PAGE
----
Look, I have no idea if the Twin Peaks revival is going to be any good at all. David Lynch has insisted that Showtime keep the new episodes under lock and key; even the Los Angeles premiere on Friday night will be embargoed until after the first two episodes air on Sunday night from 9-11. So all we can do is guess.
The case against it being good: TV reunions are almost always disappointments for any reason beyond nostalgia for the original. All the episodes are being directed by Lynch, who’s barely directed anything this century and is also a much weirder filmmaker than the guy who made the TV show with Mark Frost. Lynch has referred to the new edition as “an 18-hour movie,” which even the makers of the most bloated and saggy Netflix drama might find an excessive, bad idea. And the original badly ran out of steam in its second season, even if some of the fault for that lies on ABC’s insistence that Lynch and Frost solve the mystery of who killed Laura Palmer as soon as possible.
The case for it being good: The original Twin Peaks is one of the greatest TV shows ever made — the first season and the first nine episodes of the second season, in particular — Lynch and Frost are very protective of its legacy, have literally been talking about a new season for years, and would likely not do it if they believed the revival would do whatever damage to the old show’s reputation that the haunted drawer knob or the femme fatale didn’t already.
The odds are heavily in favor of this being a mess, but conventional wisdom has never applied to anything David Lynch has done. I’ll be writing up my thoughts on the premiere late Sunday night (and after that, look for weekly conversations between me and my boss Keith Phipps — who recapped the entire series for The A.V. Club — sometime on the Monday after each new episode), but for now all I can tell you is why the original was so strange, so influential, and so mind-blowingly great that everyone has reassembled 26 years later in the hopes that Lynch and Frost have done it again.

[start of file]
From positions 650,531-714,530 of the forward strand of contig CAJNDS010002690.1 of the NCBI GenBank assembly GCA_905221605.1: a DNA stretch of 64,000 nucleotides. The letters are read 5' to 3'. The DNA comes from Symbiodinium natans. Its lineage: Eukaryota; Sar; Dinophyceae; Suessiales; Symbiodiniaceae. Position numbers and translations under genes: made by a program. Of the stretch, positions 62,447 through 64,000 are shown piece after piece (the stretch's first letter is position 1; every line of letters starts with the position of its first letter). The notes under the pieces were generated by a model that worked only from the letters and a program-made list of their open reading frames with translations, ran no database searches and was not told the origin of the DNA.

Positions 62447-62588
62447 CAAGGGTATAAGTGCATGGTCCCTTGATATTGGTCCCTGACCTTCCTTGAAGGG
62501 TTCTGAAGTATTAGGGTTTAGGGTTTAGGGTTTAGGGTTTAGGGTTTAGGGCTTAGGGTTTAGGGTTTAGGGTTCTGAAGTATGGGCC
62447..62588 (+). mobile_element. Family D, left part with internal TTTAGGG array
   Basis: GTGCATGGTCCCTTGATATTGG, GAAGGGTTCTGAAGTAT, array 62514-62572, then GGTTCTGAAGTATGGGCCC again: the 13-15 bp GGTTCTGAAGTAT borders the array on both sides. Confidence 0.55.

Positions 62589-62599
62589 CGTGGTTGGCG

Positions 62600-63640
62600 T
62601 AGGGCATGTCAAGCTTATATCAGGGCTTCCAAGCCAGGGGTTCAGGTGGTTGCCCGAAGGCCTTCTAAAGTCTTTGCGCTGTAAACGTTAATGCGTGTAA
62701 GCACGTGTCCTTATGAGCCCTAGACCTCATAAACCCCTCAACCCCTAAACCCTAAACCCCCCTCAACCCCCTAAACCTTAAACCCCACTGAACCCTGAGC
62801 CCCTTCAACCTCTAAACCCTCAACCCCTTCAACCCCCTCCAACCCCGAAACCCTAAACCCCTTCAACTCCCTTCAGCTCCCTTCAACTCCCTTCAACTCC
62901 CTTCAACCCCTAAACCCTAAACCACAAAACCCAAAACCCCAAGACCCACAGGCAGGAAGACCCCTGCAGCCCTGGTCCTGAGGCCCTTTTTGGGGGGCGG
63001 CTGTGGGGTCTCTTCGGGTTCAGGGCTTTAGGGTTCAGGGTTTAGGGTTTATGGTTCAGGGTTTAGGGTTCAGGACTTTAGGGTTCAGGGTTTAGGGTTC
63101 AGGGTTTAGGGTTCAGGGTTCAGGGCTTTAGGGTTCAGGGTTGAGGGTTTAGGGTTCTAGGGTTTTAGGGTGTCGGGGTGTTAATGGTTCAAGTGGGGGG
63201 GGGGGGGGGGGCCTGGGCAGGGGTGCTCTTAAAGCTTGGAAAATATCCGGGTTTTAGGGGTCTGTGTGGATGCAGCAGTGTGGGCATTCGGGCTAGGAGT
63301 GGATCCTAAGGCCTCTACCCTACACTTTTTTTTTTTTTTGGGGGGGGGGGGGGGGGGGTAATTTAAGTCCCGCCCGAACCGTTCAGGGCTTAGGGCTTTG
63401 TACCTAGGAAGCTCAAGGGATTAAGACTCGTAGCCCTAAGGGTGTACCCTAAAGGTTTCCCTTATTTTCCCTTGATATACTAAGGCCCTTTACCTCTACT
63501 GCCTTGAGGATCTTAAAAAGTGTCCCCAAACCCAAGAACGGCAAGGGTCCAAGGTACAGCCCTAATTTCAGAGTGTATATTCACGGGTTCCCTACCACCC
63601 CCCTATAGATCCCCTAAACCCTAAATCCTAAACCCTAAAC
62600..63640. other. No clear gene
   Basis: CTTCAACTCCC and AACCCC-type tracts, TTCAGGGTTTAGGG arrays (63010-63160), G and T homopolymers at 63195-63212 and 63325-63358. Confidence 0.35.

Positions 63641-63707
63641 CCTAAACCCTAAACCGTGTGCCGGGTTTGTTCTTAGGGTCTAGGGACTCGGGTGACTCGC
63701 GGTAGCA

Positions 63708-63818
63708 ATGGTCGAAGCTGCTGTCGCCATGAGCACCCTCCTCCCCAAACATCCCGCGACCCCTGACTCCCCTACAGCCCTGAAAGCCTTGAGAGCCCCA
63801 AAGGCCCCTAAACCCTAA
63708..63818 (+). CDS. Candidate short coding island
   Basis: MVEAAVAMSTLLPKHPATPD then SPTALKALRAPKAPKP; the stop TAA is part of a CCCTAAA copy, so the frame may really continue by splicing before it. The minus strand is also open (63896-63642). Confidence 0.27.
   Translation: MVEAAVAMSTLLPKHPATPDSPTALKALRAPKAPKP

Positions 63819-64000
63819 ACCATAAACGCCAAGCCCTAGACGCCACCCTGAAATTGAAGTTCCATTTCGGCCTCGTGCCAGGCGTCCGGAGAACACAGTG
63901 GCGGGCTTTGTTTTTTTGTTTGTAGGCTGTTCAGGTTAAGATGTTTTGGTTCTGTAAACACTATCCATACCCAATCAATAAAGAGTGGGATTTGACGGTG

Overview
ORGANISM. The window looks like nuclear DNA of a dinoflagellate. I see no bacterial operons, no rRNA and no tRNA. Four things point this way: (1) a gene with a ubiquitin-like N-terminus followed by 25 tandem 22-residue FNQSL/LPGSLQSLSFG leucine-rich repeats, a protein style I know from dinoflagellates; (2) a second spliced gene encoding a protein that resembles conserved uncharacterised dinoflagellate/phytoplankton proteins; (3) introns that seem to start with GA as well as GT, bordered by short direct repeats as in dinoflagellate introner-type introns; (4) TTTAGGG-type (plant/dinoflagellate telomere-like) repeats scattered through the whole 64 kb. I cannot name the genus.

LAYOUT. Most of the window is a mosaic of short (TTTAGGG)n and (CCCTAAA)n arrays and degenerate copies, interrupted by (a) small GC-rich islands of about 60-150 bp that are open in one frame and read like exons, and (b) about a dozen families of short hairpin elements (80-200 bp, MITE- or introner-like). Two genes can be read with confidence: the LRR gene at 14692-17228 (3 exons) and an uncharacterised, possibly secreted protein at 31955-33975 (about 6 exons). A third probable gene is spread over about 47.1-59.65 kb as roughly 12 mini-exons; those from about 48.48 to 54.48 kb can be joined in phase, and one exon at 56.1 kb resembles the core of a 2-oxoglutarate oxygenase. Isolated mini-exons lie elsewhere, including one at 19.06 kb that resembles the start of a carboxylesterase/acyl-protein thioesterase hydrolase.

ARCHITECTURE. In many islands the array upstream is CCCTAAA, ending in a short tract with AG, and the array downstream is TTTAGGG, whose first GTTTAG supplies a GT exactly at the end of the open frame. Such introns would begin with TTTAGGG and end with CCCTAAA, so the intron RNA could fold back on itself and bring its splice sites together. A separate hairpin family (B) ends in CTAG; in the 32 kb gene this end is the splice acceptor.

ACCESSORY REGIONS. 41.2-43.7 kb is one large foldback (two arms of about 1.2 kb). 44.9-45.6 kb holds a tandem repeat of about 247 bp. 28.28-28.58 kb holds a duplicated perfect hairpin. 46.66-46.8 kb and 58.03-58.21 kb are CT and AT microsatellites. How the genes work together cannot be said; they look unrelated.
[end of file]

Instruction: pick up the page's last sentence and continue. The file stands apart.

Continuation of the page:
So here’s the essay Matt Zoller Seitz and I wrote about the series for TV (The Book): Two Experts Pick the Greatest American Shows of All Time, where Twin Peaks ranked 24th overall:
Five minutes and fifty-nine seconds. That’s how long it takes for the pilot episode of Twin Peaks to unwrap the plastic sheeting on the corpse of Laura Palmer (Sheryl Lee) and reveal her masklike face. Her hair is plastered back against her scalp and there are gritty flecks of soil on her forehead and cheeks.
Who killed Laura Palmer? That was the question in the minds of the thirty-four million people who watched the premiere of David Lynch and Mark Frost’s indescribably original drama, and as the series unfolded over the next two seasons (one and a half, really; the first contained just eight episodes), they grew increasingly frustrated by Lynch and Frost’s refusal to solve it, as well as by the playfully sadistic way the show prolonged the suspense until it began to dissipate. Some viewers started to get annoyed as early as the end of the third episode, when FBI special agent Dale Cooper (Kyle MacLachlan) had a dream about a plush red room containing a Laura Palmer look-alike and a dancing dwarf whose cryptic dialogue (“Where we’re from, the birds sing a pretty song, and there is always music in the air”) was recorded backward and then played forward; Cooper woke up and called to tell his partner, local sheriff Harry S. Truman (Michael Ontkean), that he’d figured out who killed Laura Palmer, then added, “And yes, it can wait till morning,” but when the morning arrived at the start of the next episode, he said he’d forgotten that part of the dream and that they’d have to recapture it through an intuitive process involving meditation, target shooting, and word association.